|Trenched into the soil using either static slicing or traditional trenching, surrounding backfill is compacted, wood or steel support posts are driven 2ft into the soil, and filter fabric is secured to support posts (wire backing is optionally attached).||Before installation, slopes must be prepared by smoothing any gullies. The wattle is trenched into the soil, excess soil is backfilled behind the upstream side of the wattle, pilot holes are driven into the wattle using a steel bar, and stakes are driven every 3-4ft.||The compost sock is set in place and then filled using a mechanical compost spreader. Stakes are driven into the sock every 10ft for sheet flow and every 5ft for concentrated flow. Edges of the socks should be turned upslope to prevent failure.|
|How long does it typically last?||3-5 years
(unless heavy equipment is maneuvering/working on top of the installed product rather than directly driving over it to enter a site)
(unless driven over or improperly installed)
|6 months – 2 years
(unless driven over or they reach their sediment retention capacity)
|9 months – 3.5 years
(unless driven over or they reach their sediment retention capacity)
|Is it reusable?||Yes
Approx 70-90% of DuraWattle can be removed and reused at different jobsites.
The filter fabric and damaged wooden posts are often transported to a landfill while the steel posts (and wirebacking) may be reused.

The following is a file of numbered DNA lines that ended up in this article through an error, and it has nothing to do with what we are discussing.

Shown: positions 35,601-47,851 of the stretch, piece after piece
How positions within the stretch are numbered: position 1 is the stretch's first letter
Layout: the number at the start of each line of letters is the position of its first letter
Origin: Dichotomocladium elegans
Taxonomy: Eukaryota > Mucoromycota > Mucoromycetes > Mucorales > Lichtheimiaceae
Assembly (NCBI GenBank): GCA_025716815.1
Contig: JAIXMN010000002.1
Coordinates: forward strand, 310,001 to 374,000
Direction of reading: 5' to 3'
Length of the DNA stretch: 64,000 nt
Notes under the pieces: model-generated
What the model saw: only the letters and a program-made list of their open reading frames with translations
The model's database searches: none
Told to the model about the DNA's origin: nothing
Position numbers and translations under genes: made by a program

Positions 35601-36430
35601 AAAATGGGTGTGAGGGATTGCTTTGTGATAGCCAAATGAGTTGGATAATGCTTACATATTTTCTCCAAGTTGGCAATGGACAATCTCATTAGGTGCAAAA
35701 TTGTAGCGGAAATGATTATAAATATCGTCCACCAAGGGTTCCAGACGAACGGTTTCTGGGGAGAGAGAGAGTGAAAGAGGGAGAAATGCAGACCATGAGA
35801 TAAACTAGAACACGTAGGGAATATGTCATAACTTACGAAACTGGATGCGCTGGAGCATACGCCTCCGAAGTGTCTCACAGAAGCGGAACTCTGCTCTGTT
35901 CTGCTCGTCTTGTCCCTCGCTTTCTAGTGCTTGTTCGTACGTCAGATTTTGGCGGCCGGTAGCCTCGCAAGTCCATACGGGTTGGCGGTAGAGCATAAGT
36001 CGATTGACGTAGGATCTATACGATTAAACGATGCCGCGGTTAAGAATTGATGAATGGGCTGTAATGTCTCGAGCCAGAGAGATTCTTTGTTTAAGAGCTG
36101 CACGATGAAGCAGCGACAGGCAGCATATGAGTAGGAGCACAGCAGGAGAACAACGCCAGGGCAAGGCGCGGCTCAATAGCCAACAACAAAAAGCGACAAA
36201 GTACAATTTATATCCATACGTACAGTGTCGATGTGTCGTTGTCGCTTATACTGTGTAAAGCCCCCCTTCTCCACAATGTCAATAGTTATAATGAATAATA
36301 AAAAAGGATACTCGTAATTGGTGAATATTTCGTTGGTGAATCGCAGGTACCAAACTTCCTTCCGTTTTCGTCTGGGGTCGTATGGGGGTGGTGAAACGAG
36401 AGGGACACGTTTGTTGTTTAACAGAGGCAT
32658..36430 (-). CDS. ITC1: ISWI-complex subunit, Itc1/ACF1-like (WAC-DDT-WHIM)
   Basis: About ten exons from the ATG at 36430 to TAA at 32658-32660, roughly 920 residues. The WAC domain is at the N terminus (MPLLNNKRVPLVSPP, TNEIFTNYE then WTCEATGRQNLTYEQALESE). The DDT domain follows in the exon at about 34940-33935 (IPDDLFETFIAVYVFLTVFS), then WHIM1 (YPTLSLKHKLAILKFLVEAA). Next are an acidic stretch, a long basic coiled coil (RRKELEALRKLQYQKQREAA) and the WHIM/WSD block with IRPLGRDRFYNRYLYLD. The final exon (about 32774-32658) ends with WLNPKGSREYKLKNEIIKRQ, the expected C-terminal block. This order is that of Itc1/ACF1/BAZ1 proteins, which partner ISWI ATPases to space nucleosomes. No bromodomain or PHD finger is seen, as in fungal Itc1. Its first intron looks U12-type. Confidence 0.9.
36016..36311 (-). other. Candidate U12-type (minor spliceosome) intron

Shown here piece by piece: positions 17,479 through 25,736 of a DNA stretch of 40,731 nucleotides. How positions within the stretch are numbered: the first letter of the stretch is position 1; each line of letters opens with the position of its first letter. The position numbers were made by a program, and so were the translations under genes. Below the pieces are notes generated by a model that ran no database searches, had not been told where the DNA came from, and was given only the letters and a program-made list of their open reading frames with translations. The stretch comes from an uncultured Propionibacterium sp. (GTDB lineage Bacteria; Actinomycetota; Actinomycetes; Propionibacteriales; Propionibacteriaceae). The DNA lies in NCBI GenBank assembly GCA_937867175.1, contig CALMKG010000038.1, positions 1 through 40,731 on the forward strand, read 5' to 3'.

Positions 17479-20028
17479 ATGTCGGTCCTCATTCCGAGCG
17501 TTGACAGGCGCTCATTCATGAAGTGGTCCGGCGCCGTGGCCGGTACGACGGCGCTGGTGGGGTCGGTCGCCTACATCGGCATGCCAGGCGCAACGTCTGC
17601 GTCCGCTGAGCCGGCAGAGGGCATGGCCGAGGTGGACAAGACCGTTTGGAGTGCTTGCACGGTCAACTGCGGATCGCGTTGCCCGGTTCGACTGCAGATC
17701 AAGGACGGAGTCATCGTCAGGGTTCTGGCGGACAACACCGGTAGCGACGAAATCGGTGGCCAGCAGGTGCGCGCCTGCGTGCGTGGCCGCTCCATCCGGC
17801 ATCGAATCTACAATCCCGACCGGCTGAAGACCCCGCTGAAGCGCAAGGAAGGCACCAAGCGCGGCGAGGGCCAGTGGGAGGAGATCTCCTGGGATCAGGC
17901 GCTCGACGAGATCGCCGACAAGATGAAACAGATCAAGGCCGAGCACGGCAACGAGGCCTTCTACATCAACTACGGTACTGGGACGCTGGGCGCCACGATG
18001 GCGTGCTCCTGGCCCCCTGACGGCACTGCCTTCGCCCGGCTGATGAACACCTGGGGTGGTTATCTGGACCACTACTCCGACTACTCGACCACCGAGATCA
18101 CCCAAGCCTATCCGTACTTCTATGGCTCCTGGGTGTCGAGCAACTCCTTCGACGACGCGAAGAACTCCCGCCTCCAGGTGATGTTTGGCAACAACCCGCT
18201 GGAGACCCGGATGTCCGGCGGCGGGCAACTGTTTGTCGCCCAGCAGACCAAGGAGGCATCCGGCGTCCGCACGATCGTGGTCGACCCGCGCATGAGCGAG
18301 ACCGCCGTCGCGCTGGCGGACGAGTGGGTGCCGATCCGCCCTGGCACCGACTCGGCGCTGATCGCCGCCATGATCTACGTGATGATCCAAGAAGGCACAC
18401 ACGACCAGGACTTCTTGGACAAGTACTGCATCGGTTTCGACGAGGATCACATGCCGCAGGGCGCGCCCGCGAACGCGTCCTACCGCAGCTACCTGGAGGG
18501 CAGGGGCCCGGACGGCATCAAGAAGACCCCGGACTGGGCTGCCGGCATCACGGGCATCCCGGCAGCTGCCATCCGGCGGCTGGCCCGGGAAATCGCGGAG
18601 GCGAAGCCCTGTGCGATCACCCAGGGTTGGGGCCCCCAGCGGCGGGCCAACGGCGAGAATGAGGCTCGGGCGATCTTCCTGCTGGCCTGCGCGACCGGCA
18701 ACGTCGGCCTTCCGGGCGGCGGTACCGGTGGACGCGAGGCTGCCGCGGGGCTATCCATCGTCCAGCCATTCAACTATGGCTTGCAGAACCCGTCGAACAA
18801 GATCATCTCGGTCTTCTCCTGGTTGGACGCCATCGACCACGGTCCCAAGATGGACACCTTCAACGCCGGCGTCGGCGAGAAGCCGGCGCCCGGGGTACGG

After a fiber roll has reached its sediment retention capacity it cannot be reused with the same effectiveness.
Typically a compost sock is left onsite to help stabilize and promote vegetation.
|Is it effective on hard surfaces?||Yes
DuraWattle is designed to be secured to hard surfaces without a change in filtering surface area (installation described above).
Silt fence cannot be installed on hard surfaces without trenching of some kind.
Without being trenched or properly weighted, there is not enough contact with the ground to filter sediment laden water effectively.
If properly weighted, a compost filter sock can be used on hard surfaces with concrete blocks or gravel bags behind the sock to help stabilize during rain events.
- United States Department of Agriculture – Natural Resources Conservation Service. (January 2011) “Agronomy Technical Note No. 4 – Utilization of Compost Filter Socks”
- Oregon Department of Environmental Quality. (April 2015) “Erosion and Sediment Control Manual”
- California Stormwater Quality Association. (2003) “California Stormwater BMP Handbook – Construction”
- United States Environmental Protection Agency. (April 2012) “Stormwater Best Management Practice – Silt Fences: Design, installation, maintenance, inspection”
- California Department of Parks and Recreation – Off-Highway Motor Vehicle Recreation Division. (November 2007) “OHV BMP Manual for Erosion and Sediment Control”
- Dean A. Moulis, EIT & Raymond D. Morgan, PE PLS – Arizona Department of Environmental Quality. (2010) “Good and Bad uses of BMPs”
- Michigan Department of Environmental Quality. (December 2012) “MDEQ Nonpoint Source Best Management Practices Manual”
- Bugg, R.A.; Donald, W.; Zech, W.; Perez, M. Performance Evaluations of Three Silt Fence Practices Using a Full-Scale Testing Apparatus. Water 2017, 9, 502.
- La Crosse County Land Conservation Department. (March 2006) “Erosion Control – Urban Programs”
- Idaho Department of Environmental Quality – Water Quality Division. (September 2005) “Catalog of Stormwater Best Management Practices for Idaho Cities and Counties”
- Filtrexx Sustainable Technologies. “Design Manual – Section 1: Construction Filtrexx Sediment/Perimeter Control (Siltsoxx)”
- American Excelsior Company – Earth Science Division. (April 2017) “Design Values for Curlex Sediment Log and AEC Premier Straw Wattles”
- Sprague, Joel Sr. Engineer – TRI Environmental, Inc. & Geohay, LLC. (September 2008) “Bench-scale Sediment Retention Device Testing ASTM D 5141”